ACL/PCL Tear

What is an ACL/PCL Tear? ACL (anterior cruciate ligament) and PCL (posterior cruciate ligament) tears are common knee injuries, especially for athletes. The ACL and PCL are two of four ligaments that stabilize the knee joint, allowing the knee to move forward and backward without moving side to side. The ACL is located in the center of the knee just in front of the PCL, keeping the shin bone (tibia) from moving too far forward, while the PCL keeps it from moving too far backward.

What are the symptoms of an ACL/PCL Tear? When an ACL or PCL tear occurs, an individual will typically experience some degree of pain and swelling, ranging from minor to severe. Individuals may also have decreased motion or instability in their knee joint. Most tears result in a “popping” sound and the feeling that the knee has given out. ACL tears are more likely to result in knee instability than PCL tears.

How is an ACL/PCL Tear diagnosed? ACL and PCL tears are diagnosed following a physical assessment of the knee joint, including feeling the area for swelling and testing mobility and flexibility of the joint by moving the leg in various positions. A PSMC physiotherapist will also ask how the injury occurred in order to gain a better understanding of what type of movement may have caused the injury, which can help determine which ligament is damaged.

What will the treatment for an ACL/PCL Tear consist of? After ACL injury, regardless of whether surgery will take place or not, PSMC management focuses on regaining range of movement, strength, proprioception and stability. Rest/ice/elevation/compression (RICE) should be used in order to reduce swelling and pain, to attempt full range of motion and to decrease joint effusion. Exercises encourage range of movement, strengthening of the quadriceps and hamstrings and proprioception. Before surgery RICE and electrotherapy would be applied ahead of the surgery in order to reduce swelling and pain, to attempt full range of motion and to decrease joint effusion. This will help the patient to regain better motion and strength after the surgery. After surgery the rehabilitation program at PSMC will be focused in restore the function.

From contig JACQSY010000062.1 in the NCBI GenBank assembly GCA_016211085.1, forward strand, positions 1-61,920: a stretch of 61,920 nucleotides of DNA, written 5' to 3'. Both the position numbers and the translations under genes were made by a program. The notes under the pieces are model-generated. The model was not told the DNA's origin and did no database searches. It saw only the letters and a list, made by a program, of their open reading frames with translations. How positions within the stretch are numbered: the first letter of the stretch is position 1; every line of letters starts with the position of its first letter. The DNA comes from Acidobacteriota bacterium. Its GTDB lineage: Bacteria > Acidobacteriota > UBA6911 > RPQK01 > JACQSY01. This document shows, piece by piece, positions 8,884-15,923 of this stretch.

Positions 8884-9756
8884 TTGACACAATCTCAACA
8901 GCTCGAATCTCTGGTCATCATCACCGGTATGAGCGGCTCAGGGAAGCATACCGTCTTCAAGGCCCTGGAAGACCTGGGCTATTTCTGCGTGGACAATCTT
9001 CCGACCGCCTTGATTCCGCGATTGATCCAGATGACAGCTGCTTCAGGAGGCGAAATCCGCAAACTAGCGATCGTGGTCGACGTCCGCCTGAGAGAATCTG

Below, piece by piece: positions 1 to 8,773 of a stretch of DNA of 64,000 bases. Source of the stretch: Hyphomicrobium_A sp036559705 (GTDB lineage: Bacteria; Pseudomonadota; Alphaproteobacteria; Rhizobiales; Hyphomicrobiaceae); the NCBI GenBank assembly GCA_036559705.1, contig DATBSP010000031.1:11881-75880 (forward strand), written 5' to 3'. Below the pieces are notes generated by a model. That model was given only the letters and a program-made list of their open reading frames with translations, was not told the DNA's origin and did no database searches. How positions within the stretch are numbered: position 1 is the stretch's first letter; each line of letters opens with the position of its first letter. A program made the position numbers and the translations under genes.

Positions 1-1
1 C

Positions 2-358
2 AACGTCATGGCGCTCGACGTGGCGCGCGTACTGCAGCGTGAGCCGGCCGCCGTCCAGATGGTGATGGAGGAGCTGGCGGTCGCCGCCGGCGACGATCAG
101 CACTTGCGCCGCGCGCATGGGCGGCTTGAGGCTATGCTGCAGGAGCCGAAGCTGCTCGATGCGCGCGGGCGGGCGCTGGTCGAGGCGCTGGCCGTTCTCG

What type of results should I expect from the treatment of an ACL/PCL Tear? Some patients with ACL and PCL injuries will begin to feel better following a short period of rest followed by rehabilitation to strengthen the surrounding knee joint and muscles. If the ligaments are only partially torn, pain may subside although some instability may remain and regular athletic activity levels may not be able to be performed. ACL surgery is often successful if a proper rehabilitation program is followed after surgery. PCL surgery is rarely performed unless the injury is severe. In some instances, braces may need to be worn on the knee to increase knee stability following an injury. Recovery following an ACL or PCL tear will typically allow individuals to maintain everyday activity levels, but the injury may impact participation in competitive sports (as is seen in some professional athletes).

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